Student Court affirms independence of USAEC

On Tuesday evening, the Student Court heard a case brought by Student Association President and senior Haleema Murtaza to interpret a section of the SA Constitution.

The court ruled that the constitution does not afford the executive board the power to amend guidelines proposed by the Undergraduate Student Association Elections Committee.

At the final SA business meeting of the fall semester, sophomore Thomas Buneo, USAEC chair, proposed a series of changes to the USAEC guidelines pertaining to the provisions for candidates studying abroad as well as measures to ensure compliance of candidates to USAEC's guidelines and updates to reflect the technology updates since the guidelines were last drafted.

Although Buneo responded favorably to much of the feedback from those in attendance at the meeting and made changes accordingly, members of the SA executive board proposed amendments to the guidelines as it was brought up for a vote of approval. Buneo argued that the SA executive board does not have the option of amending the proposed guidelines, they may only pass or fail the reading in its entirety. The reading subsequently failed.

The portion of the constitution brought into question reads as follows: "The USAEC shall establish its own procedures with the approval of the Executive Committee." Murtaza said that the SA executive board interprets this wording to mean that the executive board may propose amendments, while Buneo interprets it to mean that the SA may only approve or disapprove what the USAEC presents to it.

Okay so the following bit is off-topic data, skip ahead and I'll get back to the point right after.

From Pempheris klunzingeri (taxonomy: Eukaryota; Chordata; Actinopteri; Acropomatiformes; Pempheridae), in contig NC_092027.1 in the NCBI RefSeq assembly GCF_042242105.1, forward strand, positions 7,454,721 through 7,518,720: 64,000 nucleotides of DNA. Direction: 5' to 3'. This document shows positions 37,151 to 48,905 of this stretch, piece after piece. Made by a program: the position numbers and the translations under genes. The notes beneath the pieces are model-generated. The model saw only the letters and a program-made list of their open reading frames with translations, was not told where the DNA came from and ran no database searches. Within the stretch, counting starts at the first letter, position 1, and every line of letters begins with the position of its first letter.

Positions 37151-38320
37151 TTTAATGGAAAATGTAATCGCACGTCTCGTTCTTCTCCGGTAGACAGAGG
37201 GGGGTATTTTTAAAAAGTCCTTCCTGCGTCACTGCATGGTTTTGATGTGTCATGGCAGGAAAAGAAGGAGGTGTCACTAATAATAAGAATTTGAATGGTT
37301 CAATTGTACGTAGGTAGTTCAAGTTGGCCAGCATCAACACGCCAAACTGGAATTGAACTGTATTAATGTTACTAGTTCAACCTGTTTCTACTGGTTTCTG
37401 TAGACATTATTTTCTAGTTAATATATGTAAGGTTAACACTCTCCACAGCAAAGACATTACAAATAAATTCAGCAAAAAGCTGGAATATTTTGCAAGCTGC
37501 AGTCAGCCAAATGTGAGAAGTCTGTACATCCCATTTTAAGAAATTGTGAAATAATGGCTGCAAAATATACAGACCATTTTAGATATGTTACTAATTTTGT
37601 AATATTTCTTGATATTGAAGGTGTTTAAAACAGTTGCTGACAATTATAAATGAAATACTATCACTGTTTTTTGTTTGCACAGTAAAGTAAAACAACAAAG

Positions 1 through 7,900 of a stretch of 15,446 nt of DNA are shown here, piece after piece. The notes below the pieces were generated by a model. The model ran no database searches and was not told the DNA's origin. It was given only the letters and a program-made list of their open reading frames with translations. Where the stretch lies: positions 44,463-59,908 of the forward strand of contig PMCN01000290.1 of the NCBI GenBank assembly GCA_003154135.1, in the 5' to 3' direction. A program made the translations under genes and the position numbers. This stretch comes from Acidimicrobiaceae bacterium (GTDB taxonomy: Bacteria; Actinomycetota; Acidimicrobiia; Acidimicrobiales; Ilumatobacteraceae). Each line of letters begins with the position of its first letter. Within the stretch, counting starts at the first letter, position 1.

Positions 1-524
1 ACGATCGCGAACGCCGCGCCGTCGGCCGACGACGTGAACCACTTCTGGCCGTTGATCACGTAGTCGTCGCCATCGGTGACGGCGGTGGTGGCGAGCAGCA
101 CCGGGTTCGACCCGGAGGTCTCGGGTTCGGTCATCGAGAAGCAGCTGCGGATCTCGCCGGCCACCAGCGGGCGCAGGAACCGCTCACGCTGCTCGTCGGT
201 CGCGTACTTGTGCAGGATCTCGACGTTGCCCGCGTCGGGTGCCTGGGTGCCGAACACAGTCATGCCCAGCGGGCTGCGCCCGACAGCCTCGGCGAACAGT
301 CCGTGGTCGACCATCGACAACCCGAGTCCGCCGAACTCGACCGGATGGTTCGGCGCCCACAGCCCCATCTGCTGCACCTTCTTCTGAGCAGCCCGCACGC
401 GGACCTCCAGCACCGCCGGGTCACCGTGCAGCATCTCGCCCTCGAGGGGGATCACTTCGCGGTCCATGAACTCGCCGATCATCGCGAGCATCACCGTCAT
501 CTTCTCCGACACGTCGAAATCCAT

In her presentation to the court, Murtaza said that the USAEC is a standing committee that is appointed and trusted by the present year SA executive board to handle affairs regarding the spring elections for the following year's SA executive board.

Junior Nick Kaasik, SA vice president, said that since the constitution charges the executive board to serve as both the executive and legislative branches of SA, the board has the authority to write legislation, including that which concerns USAEC.

In his rebuttal, Buneo emphasized that members of USAEC are expected to be "completely independent" of the executive board. He also cited a 1999 instance in which then-chair of the USAEC Paul Brown faced a comparable situation in which proposed USAEC guidelines were found to be problematic by the executive board. He said that the two parties eventually reached a compromise, but that ultimately, Brown and not the executive board, proposed the amendments.

The court voted 4-0 in favor of USAEC's interpretation of the constitution. "The only option that the SA Executive Committee has in relation to the USAEC guidelines is to either confirm or reject amendments that the USAEC has proposed to their own document," the court wrote in its decision, continuing that the USAEC is deliberately separate from the executive committee "to ensure a lack of bias and intentional or unintentional advantages of current or future SA elected members."

The case was particularly important as elections for next year's SA executive board must be completed before spring registration begins. Should the USAEC's efforts to change its guidelines be stalled by the executive board, the guidelines that were approved at the end of last semester will remain in effect.